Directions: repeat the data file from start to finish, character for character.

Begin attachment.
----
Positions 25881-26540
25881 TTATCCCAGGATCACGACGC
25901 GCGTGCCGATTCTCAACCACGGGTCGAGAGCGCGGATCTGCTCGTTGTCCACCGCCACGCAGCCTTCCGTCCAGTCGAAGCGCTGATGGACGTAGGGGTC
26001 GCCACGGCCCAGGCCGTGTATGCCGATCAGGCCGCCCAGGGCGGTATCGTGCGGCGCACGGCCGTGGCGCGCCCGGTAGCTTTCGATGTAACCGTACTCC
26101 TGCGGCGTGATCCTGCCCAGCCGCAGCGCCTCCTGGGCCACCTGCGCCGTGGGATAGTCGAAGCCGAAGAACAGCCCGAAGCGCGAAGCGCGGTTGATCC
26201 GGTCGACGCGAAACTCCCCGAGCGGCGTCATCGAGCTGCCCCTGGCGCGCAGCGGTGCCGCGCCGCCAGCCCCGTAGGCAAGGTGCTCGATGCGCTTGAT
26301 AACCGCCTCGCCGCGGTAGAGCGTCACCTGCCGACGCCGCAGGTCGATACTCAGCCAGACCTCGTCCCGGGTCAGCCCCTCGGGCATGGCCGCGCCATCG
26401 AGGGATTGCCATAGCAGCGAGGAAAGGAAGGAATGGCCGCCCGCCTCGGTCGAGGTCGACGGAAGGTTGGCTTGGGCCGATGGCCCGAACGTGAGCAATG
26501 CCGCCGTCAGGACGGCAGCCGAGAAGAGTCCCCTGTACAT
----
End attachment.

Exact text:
Positions 25881-26540
25881 TTATCCCAGGATCACGACGC
25901 GCGTGCCGATTCTCAACCACGGGTCGAGAGCGCGGATCTGCTCGTTGTCCACCGCCACGCAGCCTTCCGTCCAGTCGAAGCGCTGATGGACGTAGGGGTC
26001 GCCACGGCCCAGGCCGTGTATGCCGATCAGGCCGCCCAGGGCGGTATCGTGCGGCGCACGGCCGTGGCGCGCCCGGTAGCTTTCGATGTAACCGTACTCC
26101 TGCGGCGTGATCCTGCCCAGCCGCAGCGCCTCCTGGGCCACCTGCGCCGTGGGATAGTCGAAGCCGAAGAACAGCCCGAAGCGCGAAGCGCGGTTGATCC
26201 GGTCGACGCGAAACTCCCCGAGCGGCGTCATCGAGCTGCCCCTGGCGCGCAGCGGTGCCGCGCCGCCAGCCCCGTAGGCAAGGTGCTCGATGCGCTTGAT
26301 AACCGCCTCGCCGCGGTAGAGCGTCACCTGCCGACGCCGCAGGTCGATACTCAGCCAGACCTCGTCCCGGGTCAGCCCCTCGGGCATGGCCGCGCCATCG
26401 AGGGATTGCCATAGCAGCGAGGAAAGGAAGGAATGGCCGCCCGCCTCGGTCGAGGTCGACGGAAGGTTGGCTTGGGCCGATGGCCCGAACGTGAGCAATG
26501 CCGCCGTCAGGACGGCAGCCGAGAAGAGTCCCCTGTACAT